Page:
Looking at the rider, Alistair said, “Let me guess: I and any surviving Wardens are to be arrested on sight.” When the man nodded, he sighed. “Yet you’re not doing your duty and arresting me.”


“I’m loyal to the crown, not the Teyrn , ser. And I know when something’s wrong,” said the man in a low voice. “The Teyrn ordered his men to stand down before they would have entered the battle.”


“He…he what?” He almost couldn’t believe that. Loghain had helped construct the battle plan. Alistair had seen the plans himself during that discussion with Cailan and it could have worked. Cailan had set Loghain’s forces and the just arrived Redcliffe men up to flank the darkspawn with the Grey Wardens and the bulk of the army to draw them in once they’d figured out where the horde was coming from. And that had only been the major part of the plan that he’d seen. His brother had been good at strategy, good enough to help him when they were younger - good enough to get Loghain’s praise!


Shaking himself, Alistair found himself saying, “Ride on.”


“Ser?” repeated the rider, looking surprised.


“Ride. On,” he repeated. “Tell the Queen the same story you told me. If I can beat Loghain to Denerim, I might be able to stall him.” Alistair then frowned before he added, “And tell the Queen I’m sorry.”


The man stared at him for a moment then bowed in the saddle before he breathed, “Your Highness,” and spurred his mount onward. Alistair flinched at the title and watched the rider’s disappearing back before he turned to look at Andrew, who was white as a sheet. He then shifted in his seat and found Aedan staring at him, obviously having heard the majority of the conversation.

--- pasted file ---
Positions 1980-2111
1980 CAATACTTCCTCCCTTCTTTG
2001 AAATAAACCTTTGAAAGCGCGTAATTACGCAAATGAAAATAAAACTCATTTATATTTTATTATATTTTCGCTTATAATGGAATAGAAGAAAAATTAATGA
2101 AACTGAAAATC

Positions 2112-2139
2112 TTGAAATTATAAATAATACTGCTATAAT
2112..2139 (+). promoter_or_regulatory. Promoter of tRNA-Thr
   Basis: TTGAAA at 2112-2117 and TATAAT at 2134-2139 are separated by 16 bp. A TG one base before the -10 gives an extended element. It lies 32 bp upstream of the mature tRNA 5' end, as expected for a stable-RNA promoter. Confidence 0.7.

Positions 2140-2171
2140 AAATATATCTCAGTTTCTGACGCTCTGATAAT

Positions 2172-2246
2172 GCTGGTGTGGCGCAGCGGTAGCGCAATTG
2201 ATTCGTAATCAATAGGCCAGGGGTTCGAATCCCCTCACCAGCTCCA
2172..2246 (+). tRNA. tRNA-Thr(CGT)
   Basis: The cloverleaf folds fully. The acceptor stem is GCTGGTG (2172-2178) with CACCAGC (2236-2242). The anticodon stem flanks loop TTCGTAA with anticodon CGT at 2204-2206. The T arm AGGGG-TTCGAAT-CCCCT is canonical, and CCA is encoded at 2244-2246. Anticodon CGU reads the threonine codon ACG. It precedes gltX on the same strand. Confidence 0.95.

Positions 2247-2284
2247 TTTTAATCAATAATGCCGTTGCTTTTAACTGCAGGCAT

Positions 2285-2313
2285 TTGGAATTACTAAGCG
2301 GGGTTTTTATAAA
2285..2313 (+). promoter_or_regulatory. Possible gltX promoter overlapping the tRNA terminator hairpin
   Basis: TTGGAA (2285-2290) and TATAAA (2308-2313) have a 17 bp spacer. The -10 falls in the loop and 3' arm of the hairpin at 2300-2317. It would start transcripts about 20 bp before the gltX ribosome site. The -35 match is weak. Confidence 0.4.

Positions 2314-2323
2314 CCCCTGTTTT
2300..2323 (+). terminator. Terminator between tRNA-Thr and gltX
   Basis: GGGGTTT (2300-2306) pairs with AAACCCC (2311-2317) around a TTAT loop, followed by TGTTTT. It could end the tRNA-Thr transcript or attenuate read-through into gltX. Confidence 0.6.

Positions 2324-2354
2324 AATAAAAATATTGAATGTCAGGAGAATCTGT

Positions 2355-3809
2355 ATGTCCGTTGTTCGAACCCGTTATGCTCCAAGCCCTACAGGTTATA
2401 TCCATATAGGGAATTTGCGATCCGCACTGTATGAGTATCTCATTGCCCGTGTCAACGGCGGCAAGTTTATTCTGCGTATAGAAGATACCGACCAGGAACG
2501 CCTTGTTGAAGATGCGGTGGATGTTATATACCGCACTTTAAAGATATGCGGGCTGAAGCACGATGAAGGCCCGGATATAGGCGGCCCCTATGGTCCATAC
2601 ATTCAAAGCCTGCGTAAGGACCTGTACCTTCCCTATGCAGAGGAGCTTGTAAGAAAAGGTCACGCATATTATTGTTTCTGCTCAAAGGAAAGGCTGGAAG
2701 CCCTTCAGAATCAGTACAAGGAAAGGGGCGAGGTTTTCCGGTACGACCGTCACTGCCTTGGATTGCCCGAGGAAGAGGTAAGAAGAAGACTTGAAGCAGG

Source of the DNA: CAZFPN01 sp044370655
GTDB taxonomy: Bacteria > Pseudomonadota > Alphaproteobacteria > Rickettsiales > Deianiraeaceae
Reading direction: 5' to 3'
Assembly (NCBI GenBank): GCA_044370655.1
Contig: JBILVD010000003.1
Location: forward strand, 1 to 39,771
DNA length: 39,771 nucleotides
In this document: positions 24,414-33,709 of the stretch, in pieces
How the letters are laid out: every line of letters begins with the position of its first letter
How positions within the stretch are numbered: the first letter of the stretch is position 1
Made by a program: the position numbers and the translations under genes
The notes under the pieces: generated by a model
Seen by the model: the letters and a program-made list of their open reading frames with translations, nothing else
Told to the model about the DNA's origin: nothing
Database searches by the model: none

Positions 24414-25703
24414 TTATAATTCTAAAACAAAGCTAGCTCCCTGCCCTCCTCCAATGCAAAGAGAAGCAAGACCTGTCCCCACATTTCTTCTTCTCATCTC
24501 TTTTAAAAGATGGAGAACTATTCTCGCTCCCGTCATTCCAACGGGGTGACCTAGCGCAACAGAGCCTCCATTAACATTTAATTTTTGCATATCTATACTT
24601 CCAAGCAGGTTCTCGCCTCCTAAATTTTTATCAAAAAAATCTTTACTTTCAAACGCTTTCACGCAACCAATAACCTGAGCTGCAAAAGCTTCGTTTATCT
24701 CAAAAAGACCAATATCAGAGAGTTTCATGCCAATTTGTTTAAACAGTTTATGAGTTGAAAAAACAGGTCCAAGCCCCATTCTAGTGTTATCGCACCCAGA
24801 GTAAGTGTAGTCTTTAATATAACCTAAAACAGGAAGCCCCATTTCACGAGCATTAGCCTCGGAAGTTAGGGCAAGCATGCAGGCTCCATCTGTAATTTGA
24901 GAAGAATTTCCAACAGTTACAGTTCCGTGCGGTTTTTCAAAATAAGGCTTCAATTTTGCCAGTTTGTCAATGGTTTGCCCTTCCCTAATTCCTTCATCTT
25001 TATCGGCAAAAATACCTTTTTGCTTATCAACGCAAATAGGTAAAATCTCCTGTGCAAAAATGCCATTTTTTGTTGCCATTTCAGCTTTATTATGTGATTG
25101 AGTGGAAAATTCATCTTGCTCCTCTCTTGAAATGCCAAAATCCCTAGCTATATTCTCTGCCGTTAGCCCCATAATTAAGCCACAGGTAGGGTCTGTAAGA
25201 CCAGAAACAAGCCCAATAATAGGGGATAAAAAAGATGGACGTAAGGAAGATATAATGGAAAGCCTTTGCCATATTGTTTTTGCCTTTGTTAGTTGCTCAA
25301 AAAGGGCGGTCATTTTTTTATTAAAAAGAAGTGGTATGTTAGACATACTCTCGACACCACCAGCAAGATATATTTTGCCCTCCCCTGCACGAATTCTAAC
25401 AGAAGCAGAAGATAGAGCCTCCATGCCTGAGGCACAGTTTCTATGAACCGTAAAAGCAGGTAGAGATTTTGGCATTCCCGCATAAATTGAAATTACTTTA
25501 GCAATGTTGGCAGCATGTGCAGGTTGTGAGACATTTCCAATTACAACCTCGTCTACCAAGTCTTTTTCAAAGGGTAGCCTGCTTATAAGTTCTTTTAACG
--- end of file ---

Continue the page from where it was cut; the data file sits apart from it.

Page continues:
Then Fergus’ arm rose up from where he laid in the bed of the wagon and he called, “You have Highever’s support, Alistair. Whatever we can do.” As Aedan nodded in agreement, Alistair felt like the ground was opening up to swallow him.


“Don’t put yourselves in danger for me.”


“You’re family, remember?” pointed out Aedan, making him recall his words in that tunnel under Highever and Fergus’ as they’d left Ostagar. “Family protects family.”


Alistair closed his eyes at that and breathed, “Right.” He then turned back forward and looked ahead in the direction of Denerim. His brother might be dead…but he still had Fergus and Aedan. And Anora. They needed him now.


Much as he might hate it, he had a duty.

Chapter Text

Poking at the dying coals of the fire with a long stick, Natia quietly noted, “Your King isn't going to make it.”


“No,” answered one of the men around the fire who had a fresh scar across his cheek from a darkspawn blade and wore the emblem she had been told represented Highever.


“There's nothing you Wardens can do for him?” piped up another, this one wearing a badge she didn't remember. Probably one of the minor Houses, she thought. No, Banns, the long legs call 'em Banns.


“Only give him a merciful death,” answered Jarriad, the white-haired elf looking even more somber than he usually did.


Silence followed that statement then one of the men dragged a hand over his face before speaking up. Natia struggled to remember his name but could only recall that it started with a T. He was a Bann, though, she remembered that and he'd come with the Redcliffe men who'd shown up only hours before the battle as the one in charge of them.


“I'll do it.”


“Bann Teagan,” began Jarriad - that was the name! - as he leaned forward, “there is no need for you to do such a thing.”


“He's my nephew,” answered Teagan sharply and Natia leaned back in her seat, more than a little surprised. Obviously Alistair and his brother weren't the only decent nobles that the humans had. No deshyr that she'd ever heard of would do such a thing for their family. Not unless they had something to gain. “It shouldn't be a stranger.”


“But can you really do it?” asked Natia, tilting her head curiously. Holding up her hands as several hard looks came her way, she continued, “Just saying, it's not easy killing someone you care about and even harder if it's a relative.”


One of the men snorted and snapped, “What do you know, dwarf?”